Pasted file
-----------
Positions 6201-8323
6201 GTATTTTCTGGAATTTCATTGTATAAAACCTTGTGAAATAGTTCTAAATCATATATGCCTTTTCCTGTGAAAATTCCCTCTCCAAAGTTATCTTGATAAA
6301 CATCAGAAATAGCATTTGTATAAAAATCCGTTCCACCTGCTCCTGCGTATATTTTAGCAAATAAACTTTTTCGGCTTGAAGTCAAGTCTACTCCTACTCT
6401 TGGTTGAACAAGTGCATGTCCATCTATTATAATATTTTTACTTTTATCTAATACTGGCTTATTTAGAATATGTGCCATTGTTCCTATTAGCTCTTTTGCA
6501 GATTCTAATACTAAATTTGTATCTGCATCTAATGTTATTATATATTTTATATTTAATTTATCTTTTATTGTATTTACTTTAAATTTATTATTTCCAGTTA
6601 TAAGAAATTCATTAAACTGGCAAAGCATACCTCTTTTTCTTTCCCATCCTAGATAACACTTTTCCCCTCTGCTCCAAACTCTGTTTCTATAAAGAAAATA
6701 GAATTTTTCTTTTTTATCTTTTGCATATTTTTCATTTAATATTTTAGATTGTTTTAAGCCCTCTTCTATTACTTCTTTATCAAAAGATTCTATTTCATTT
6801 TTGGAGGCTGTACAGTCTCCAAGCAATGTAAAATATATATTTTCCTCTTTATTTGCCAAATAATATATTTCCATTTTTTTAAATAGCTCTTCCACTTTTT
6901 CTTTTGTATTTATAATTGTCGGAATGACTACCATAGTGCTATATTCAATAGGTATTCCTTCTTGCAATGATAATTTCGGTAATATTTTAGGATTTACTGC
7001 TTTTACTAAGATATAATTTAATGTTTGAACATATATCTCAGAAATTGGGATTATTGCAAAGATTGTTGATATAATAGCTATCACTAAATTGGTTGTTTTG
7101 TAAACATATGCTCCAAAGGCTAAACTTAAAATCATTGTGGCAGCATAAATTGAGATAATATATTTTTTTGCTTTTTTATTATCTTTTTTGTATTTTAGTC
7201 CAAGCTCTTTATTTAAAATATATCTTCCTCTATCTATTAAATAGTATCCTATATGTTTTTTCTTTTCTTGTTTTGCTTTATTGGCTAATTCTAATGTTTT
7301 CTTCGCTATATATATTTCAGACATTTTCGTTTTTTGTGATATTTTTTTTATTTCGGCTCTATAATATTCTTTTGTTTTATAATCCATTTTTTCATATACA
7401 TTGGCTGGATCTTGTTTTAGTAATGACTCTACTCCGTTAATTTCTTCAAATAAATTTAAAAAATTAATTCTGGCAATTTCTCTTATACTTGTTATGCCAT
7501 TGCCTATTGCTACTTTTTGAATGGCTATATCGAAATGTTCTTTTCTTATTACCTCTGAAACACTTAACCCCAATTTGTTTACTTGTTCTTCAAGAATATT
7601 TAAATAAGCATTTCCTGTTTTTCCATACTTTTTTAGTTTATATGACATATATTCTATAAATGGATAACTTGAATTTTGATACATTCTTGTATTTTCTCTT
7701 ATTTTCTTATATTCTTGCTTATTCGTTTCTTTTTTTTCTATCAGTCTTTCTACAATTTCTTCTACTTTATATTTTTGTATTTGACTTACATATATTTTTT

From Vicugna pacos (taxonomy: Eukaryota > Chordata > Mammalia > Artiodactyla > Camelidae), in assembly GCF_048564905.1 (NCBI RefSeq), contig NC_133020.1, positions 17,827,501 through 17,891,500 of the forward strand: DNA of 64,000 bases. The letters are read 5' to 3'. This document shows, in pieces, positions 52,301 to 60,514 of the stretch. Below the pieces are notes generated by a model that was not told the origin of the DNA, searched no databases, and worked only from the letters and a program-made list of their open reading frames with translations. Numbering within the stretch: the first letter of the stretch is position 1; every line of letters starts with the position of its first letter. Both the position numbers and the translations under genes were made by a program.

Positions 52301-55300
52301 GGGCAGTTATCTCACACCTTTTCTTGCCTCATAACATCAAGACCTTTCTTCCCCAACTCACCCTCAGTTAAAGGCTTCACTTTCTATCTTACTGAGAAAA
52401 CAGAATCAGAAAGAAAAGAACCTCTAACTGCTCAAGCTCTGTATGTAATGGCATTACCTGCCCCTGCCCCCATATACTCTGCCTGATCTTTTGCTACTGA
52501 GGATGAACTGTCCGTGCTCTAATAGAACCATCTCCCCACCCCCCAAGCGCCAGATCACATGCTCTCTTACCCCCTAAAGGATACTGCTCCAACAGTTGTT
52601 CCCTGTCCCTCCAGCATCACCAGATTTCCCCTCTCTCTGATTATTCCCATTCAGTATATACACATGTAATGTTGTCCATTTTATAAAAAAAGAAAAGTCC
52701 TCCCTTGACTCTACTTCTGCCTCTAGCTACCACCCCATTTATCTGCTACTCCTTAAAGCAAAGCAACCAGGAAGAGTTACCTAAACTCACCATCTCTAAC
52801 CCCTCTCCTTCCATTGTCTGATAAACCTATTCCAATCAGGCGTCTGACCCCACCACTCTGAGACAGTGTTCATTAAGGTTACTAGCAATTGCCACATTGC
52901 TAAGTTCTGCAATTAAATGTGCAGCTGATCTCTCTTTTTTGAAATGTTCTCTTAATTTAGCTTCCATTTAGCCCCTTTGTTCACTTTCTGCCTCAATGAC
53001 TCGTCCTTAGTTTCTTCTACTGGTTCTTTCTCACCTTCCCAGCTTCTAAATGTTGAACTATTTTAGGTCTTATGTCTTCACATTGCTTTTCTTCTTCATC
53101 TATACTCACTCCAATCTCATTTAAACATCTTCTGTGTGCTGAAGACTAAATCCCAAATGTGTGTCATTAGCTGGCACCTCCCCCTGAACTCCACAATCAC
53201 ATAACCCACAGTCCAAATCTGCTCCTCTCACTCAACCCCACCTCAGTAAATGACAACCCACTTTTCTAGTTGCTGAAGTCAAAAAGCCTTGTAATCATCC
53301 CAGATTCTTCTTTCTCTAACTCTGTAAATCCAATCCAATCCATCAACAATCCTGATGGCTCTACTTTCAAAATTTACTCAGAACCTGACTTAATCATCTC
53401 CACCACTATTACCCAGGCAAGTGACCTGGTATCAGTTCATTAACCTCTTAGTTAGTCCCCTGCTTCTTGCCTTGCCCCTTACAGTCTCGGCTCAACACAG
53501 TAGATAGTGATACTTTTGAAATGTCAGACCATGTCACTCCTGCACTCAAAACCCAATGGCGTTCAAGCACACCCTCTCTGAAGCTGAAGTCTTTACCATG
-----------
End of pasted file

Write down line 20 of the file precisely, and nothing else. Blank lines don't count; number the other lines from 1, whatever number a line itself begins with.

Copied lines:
52301 GGGCAGTTATCTCACACCTTTTCTTGCCTCATAACATCAAGACCTTTCTTCCCCAACTCACCCTCAGTTAAAGGCTTCACTTTCTATCTTACTGAGAAAA